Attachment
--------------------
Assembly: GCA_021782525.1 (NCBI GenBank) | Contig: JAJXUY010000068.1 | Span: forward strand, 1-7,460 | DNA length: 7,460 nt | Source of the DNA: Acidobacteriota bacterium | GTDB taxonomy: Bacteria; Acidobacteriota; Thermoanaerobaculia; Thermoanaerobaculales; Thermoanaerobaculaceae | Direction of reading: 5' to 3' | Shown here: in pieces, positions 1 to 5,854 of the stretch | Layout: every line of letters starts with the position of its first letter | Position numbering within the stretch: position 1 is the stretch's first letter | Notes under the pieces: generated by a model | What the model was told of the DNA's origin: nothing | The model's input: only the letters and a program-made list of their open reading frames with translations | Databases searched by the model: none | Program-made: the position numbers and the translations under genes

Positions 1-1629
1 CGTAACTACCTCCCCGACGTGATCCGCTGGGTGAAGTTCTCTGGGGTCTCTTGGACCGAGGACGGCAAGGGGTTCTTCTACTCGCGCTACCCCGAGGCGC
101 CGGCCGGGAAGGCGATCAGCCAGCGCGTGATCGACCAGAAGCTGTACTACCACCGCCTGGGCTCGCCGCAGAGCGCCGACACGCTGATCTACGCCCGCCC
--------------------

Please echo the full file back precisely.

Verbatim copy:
Assembly: GCA_021782525.1 (NCBI GenBank) | Contig: JAJXUY010000068.1 | Span: forward strand, 1-7,460 | DNA length: 7,460 nt | Source of the DNA: Acidobacteriota bacterium | GTDB taxonomy: Bacteria; Acidobacteriota; Thermoanaerobaculia; Thermoanaerobaculales; Thermoanaerobaculaceae | Direction of reading: 5' to 3' | Shown here: in pieces, positions 1 to 5,854 of the stretch | Layout: every line of letters starts with the position of its first letter | Position numbering within the stretch: position 1 is the stretch's first letter | Notes under the pieces: generated by a model | What the model was told of the DNA's origin: nothing | The model's input: only the letters and a program-made list of their open reading frames with translations | Databases searched by the model: none | Program-made: the position numbers and the translations under genes

Positions 1-1629
1 CGTAACTACCTCCCCGACGTGATCCGCTGGGTGAAGTTCTCTGGGGTCTCTTGGACCGAGGACGGCAAGGGGTTCTTCTACTCGCGCTACCCCGAGGCGC
101 CGGCCGGGAAGGCGATCAGCCAGCGCGTGATCGACCAGAAGCTGTACTACCACCGCCTGGGCTCGCCGCAGAGCGCCGACACGCTGATCTACGCCCGCCC